Investors loved Tesla's (NASDAQ:TSLA) second-quarter earnings, but the desire to get in on the ground floor of a company that wants to be the biggest automotive company in the world might be blinding their vision. Here are five points from the second quarter earnings that paint a different picture about Tesla:
1. Revenues declined by 29% in Q2 versus Q1, on lower ZEV credit revenue and a lower cost product mix, which was down by 31%
2. ZEV credit revenue went down by 25% to $51 million this quarter and will continue to drop
3. Taking out the ZEV credit revenue from Q1 and Q2 the Gross Margins were 5.3% and 14% respectively, still far away from 25%
4. No talk of R&D investment on the Gen III or any updates on the Gen III
5. Only 3 stores in Asia (1 in China), while they want to double the business from 20k units to 40k units
Revenues are declining as expected, as ZEV credits start disappearing, and due to a lower average sales price of $68,000, which is an alarming 31% decrease from Q1 when the average sale per car was $99,000. This was not supposed to happen this quick, but re-affirms the fact that the typical consumer is going to pay much less than the initial rush of the ultra wealthy that wanted the highest price model. The Gross Margins (without ZEV credits) increased by almost 9%, but are still 11% away from their goal of 25%, which might not be achievable since they are outputting more than ever. The fact that they have been ramping up to these levels (5,150 EVs shipped this quarter) and buying from suppliers at much greater volumes, should signal to investors their current gross margins are most likely at the top end of where they will end up at.
Another troubling fact is that there is no mention of the Gen III. Management said if they continue success, they want to be over 40,000 in sales for the Model S by the end of 2014 before the Model X comes out. If the Model X is a hit as well, let us assume that by 2015 they sell the same amount, so that would put Tesla at 80,000 units per year. Since a lot of analysts, like Dougherty and Co. in this video, are predicting 500 thousand units in 3-5 years, the Gen III will have to do more than both Model S and Model X combined. However, the R&D expenses are focused on the Model X and there was no mention of the Gen III R&D in the report and where they are at on that model. Which is a troubling sign since BMW, Volvo and VW are all coming out with their 30-40,000 electric vehicles in the next year and will have a three year head start in that market (lower range, more affordable EV market) over Tesla.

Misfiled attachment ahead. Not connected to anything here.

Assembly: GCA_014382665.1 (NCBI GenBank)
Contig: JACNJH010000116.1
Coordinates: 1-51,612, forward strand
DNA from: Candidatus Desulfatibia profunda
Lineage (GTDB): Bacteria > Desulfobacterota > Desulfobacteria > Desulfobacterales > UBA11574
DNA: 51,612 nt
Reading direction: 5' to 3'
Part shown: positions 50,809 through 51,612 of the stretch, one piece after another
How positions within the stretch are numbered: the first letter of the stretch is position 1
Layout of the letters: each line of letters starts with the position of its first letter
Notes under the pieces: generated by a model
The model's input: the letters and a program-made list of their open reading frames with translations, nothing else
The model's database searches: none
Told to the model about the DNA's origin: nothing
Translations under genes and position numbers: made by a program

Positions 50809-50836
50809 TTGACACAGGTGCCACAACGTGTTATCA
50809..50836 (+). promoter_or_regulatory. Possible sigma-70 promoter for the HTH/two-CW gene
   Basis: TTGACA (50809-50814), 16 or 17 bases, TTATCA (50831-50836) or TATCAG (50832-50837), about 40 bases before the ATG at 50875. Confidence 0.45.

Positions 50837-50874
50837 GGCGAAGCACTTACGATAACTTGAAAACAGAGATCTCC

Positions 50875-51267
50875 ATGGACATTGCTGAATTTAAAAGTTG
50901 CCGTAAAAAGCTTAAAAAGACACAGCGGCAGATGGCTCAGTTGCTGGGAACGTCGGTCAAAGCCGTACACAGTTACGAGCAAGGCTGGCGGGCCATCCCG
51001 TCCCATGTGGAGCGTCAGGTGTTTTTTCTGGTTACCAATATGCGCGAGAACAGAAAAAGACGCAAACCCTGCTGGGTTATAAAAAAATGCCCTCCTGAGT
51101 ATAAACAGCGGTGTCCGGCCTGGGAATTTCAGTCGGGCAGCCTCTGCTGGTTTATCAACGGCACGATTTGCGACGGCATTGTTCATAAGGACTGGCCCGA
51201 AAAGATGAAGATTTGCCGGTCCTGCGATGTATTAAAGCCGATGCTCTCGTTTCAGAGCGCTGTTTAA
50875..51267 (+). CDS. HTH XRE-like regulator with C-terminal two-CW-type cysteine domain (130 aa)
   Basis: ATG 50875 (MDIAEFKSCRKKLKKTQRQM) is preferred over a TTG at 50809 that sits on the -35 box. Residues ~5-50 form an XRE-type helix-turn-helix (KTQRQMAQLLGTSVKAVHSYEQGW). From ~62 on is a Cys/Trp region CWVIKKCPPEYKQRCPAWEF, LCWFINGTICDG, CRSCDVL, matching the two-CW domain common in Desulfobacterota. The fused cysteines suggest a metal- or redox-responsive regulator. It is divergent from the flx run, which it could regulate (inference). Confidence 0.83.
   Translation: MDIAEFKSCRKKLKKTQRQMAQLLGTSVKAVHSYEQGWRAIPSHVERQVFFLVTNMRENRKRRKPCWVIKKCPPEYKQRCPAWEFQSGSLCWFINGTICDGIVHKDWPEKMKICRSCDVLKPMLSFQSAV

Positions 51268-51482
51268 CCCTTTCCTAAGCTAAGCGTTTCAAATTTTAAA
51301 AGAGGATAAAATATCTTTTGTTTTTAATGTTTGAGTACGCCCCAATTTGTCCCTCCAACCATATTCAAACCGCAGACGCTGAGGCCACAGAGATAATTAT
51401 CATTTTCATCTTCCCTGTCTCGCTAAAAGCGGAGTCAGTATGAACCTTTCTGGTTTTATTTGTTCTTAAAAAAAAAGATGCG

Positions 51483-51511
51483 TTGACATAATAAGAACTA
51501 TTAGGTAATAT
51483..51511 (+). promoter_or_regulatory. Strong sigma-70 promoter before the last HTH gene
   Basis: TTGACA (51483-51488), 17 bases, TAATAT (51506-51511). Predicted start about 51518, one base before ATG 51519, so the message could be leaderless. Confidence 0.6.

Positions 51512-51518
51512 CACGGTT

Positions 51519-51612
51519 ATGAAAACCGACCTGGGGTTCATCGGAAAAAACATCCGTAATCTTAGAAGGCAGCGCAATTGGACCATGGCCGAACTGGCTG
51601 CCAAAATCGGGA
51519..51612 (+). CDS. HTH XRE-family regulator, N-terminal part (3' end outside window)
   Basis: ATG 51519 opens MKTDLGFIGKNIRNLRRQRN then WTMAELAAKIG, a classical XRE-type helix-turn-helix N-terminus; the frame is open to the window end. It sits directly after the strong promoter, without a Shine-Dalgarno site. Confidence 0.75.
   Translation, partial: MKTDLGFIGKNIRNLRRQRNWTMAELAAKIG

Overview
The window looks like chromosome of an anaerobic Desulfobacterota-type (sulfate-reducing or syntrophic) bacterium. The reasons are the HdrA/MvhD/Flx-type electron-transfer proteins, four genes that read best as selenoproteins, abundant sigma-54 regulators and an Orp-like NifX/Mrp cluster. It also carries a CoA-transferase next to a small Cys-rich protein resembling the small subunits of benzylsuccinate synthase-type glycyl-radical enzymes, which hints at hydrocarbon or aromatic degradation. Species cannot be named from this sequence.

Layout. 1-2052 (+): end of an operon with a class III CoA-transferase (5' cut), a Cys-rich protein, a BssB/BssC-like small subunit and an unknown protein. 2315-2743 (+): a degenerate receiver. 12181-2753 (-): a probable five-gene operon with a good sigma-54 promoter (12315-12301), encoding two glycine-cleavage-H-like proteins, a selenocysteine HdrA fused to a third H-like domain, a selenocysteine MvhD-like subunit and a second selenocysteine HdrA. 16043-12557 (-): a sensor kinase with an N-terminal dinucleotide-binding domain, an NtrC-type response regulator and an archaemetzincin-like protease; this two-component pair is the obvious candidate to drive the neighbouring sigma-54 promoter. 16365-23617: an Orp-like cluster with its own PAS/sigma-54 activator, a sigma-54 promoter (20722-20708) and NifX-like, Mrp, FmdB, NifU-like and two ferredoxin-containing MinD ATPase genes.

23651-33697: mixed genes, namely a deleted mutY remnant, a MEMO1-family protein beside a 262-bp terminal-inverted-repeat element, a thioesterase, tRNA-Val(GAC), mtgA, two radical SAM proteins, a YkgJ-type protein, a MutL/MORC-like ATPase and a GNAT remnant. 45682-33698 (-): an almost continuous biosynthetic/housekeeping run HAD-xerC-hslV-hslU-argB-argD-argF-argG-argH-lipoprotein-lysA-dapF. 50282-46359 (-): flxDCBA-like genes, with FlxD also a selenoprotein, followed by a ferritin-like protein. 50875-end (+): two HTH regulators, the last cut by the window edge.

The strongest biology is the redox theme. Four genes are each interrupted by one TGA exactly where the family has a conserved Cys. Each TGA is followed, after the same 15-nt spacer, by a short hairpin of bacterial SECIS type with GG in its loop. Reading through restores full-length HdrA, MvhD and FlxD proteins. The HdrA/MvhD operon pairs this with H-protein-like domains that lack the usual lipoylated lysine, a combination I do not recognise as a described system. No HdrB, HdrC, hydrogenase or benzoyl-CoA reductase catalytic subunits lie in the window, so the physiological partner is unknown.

The last area of concern is the slow expansion into the Asian market. Tesla let investors know that they expect Asia to double the sales of the Model S, but so far they only have 3 stores open in Asian and only 1 in China. Thus sales are most likely to remain in the 20-30,000 range at lower average cost per car until Tesla expands into Asia. This means that with declining ZEV credits, increasing R&D spending, court costs to defend its non dealership selling in every state, might lead to continued future net loss quarters until the Model X comes out and boosts revenues.
So after taking all of these points into account, a new valuation (a rational one) should be made. We will assume ZEV credits ending at the end of 2013 and if miracles continue they will be at 20% gross margins and thus a very high 5.5% net margin, which we will grow as well. So if Tesla can stop losing money from operations and post a net profit, we arrive at the new valuation:
So just like Goldman Sachs predicted they are on pace to do about 200,000 EV sales in 2017 and the revenue growth will decline due to a the majority of the sales coming from the lower cost Gen III model. In fact if growth drops below 20%, then the market will most likely give the stock a P/E ratio similar to the other automotive manufacturers and in all reality it might end up between the 15-20 range, or a price of $81.50 at the midpoint. This is similar to what Goldman Sachs predicts of $84 per share, but currently the market is definitely thinking they will be outputting a lot more than 200 thousand cars in 2017.
In conclusion, the short squeeze and delirium surrounding this stock continues. The automotive market is big and Tesla is doing well increasing their gross margins slightly. But there are a lot of concerns that investors should weigh before deciding an entry point. I believe this is the very pinnacle of an entry point as revenues are falling, operations are still yielding a loss, there is no significant updates on the Gen III, slow entry into Asia and Tesla is unwilling to show the sales demand by letting the investors know how many new orders they are taking in monthly. Even though the market is large and EVs can be the new car of the future, the future might be a lot longer than 5 years, so getting to 300-500,000 units in sales yearly, might take Tesla 5-10 years to achieve. Taking that into account as well as growing competition, investors should be cautious about investing in a company that continues to post losses on declining revenues.